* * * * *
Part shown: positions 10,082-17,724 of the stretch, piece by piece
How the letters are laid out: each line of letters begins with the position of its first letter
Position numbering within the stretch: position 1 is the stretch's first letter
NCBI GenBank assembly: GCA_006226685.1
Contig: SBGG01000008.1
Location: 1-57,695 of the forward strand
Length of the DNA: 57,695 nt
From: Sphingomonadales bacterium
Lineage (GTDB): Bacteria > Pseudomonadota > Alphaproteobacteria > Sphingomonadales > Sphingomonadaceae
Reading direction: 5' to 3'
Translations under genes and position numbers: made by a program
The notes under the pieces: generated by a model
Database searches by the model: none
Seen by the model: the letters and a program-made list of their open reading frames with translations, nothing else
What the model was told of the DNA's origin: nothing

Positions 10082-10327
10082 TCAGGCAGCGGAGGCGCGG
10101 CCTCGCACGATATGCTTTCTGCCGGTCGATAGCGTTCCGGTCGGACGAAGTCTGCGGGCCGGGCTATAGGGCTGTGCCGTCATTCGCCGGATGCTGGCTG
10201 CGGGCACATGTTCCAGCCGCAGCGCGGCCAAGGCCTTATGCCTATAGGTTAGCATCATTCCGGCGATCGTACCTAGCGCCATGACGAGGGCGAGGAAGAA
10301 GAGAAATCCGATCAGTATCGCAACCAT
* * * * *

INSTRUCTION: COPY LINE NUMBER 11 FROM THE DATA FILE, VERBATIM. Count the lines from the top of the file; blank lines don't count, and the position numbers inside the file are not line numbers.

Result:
Translations under genes and position numbers: made by a program